NZMA welcomes Government putting health before profit

The decision to mandate the addition of folic acid to bread shows important health decisions are often best made by Government leadership, not left to the private sector.

The NZMA has long advocated for the addition of folic acid to reduce birth defects and miscarriages.

It has made several submissions to successive Governments, and Chair Dr Alistair Humphrey says it’s pleasing this Government has finally taken the action the organisation wanted.

“Our congratulations and thanks to Minister Verrall for this important step. This shows leadership and commitment to the health of New Zealanders,” he said.

As has been noted by media, plans were made for mandatory introduction in 2009, but the Government of the time put a halt to that after opposition from bakers and the Food and Grocery Council.

“That decision was half-baked ” Dr Humphrey said, “It was driven by profit, not health.”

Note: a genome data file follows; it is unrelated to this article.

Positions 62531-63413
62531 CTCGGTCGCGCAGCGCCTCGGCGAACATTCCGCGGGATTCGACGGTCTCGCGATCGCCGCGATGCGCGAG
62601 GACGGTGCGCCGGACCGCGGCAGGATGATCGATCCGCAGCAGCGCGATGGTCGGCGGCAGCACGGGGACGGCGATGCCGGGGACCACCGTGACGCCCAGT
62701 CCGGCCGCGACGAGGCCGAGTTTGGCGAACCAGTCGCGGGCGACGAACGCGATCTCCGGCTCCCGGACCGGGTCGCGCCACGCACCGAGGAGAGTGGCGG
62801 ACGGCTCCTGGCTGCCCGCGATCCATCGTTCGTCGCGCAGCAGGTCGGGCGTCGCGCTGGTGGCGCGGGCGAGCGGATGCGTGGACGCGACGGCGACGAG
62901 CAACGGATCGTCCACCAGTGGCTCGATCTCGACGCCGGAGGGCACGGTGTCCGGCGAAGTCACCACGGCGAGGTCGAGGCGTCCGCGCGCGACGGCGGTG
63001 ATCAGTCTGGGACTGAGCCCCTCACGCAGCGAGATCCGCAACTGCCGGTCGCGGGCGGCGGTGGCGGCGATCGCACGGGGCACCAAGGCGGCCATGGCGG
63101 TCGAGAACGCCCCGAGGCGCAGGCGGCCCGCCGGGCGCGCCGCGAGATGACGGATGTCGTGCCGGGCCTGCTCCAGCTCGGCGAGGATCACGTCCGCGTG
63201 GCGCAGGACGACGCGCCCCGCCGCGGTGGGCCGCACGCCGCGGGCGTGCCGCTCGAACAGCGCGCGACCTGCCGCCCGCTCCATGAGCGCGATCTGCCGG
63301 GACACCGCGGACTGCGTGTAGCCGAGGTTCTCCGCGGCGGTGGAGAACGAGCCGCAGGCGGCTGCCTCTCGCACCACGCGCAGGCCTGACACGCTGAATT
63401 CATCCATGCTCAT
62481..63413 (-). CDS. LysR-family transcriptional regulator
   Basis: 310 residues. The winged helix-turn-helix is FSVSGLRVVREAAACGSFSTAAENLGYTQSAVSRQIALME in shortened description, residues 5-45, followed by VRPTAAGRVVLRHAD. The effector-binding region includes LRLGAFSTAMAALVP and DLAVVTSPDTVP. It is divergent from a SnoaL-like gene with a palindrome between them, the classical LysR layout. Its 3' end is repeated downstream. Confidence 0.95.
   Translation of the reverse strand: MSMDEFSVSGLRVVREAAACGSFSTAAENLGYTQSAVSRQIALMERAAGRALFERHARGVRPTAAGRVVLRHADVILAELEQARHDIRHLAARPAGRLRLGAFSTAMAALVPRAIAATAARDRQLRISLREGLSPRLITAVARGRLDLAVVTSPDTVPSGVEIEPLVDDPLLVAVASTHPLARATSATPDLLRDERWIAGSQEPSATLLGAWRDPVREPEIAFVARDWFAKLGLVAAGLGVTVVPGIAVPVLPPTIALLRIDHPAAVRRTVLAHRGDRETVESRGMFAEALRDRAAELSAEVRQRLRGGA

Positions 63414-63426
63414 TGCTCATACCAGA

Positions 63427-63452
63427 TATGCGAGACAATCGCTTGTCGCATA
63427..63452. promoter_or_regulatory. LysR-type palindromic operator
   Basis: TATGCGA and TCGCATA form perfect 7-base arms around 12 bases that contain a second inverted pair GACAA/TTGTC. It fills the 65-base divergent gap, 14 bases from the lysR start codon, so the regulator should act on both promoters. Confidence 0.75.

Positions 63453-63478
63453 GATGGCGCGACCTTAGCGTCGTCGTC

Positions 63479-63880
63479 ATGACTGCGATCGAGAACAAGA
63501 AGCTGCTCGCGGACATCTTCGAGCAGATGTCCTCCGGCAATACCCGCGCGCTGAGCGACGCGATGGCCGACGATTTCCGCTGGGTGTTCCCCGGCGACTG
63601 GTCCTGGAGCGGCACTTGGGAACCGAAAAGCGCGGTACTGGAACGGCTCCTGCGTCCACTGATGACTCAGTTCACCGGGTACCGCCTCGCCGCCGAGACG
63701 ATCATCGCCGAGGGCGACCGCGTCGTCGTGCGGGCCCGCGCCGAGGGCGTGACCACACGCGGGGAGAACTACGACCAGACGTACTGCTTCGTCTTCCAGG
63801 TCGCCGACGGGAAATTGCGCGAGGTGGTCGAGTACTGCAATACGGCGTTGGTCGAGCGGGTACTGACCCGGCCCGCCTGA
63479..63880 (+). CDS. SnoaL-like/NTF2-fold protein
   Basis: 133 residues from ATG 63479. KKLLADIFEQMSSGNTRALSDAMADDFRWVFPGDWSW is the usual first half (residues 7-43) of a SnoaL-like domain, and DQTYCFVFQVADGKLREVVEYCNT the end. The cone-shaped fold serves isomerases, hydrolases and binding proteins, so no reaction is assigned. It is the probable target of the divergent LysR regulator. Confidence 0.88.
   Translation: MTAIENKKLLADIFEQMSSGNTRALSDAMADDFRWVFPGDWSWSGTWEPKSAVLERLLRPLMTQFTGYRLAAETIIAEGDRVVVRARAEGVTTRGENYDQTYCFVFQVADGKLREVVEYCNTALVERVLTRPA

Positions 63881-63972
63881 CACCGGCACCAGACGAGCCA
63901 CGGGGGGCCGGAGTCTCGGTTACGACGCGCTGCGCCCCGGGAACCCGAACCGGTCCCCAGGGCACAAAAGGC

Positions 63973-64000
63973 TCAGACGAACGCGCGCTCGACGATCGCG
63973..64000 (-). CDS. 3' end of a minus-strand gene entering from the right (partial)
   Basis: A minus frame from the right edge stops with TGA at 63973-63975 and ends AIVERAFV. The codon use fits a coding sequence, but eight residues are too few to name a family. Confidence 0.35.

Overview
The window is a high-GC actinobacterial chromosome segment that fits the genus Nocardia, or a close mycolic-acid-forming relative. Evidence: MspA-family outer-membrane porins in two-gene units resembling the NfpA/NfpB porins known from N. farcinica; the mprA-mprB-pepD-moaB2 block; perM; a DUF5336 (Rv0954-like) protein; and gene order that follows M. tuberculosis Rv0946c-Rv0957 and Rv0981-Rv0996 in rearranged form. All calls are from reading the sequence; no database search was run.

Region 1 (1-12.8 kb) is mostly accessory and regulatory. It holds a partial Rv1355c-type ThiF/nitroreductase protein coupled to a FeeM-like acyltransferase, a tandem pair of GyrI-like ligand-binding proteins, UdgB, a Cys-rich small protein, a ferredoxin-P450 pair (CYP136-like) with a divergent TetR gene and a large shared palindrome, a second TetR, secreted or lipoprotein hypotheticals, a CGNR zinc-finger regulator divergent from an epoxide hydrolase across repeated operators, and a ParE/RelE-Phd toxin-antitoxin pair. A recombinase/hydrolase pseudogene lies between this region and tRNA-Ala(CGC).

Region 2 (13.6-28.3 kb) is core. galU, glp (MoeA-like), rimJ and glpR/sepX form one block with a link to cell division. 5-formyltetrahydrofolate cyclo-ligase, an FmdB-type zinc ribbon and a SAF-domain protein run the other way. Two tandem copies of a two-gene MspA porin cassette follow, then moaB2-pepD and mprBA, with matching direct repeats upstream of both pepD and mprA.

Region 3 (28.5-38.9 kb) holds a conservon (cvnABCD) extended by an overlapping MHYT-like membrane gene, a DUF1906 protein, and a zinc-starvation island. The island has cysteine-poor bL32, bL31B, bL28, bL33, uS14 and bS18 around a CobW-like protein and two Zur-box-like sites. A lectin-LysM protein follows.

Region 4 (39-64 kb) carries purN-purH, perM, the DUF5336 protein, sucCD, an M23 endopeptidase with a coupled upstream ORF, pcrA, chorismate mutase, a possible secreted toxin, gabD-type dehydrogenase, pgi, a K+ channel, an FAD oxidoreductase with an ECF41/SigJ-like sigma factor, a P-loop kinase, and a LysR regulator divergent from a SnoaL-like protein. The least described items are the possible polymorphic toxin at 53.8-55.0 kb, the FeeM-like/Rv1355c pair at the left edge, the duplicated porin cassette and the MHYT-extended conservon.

Australia went ahead with the plan and the rate of neural tube defects dropped by 14percent.

“What it shows is that a strong Government should make and stand by big important calls that benefit the health of New Zealanders, and not be swayed by industry lobby groups and big business.

“Birth defects could and should have been prevented.”

While self-regulation might work in some instances, the folic acid case showed private interests couldn’t always be relied on to act in the wider good.

“We appreciate the concept of consumer choice. But the reality is there are unplanned pregnancies in New Zealand, many in our most vulnerable and disenfranchised groups. People who struggle to achieve a healthy balanced diet through food poverty are most at risk of having a baby who suffers from spina bifida.

“Sometimes it is necessary for Government to take steps to protect the innocent or unaware.”

Dr Humphrey says he hopes the lessons of this issue have been learned, as there is still much work to be done to keep New Zealanders safe.

“Sugar tax is one example. We’d like to see a tax of 20% or more on sugar-sweetened beverages (SSBs) – many of which are in fridges around the country.

“The over-consumption of sugar is a contributor to obesity, type 2 diabetes and tooth decay, and SSBs are a major source of sugar in the diet.”

A proportion of the revenue from the excise tax to be earmarked for programmes to tackle obesity and other health issues, and for continuing research and evaluation of the effectiveness of the tax, Dr Humphrey said.

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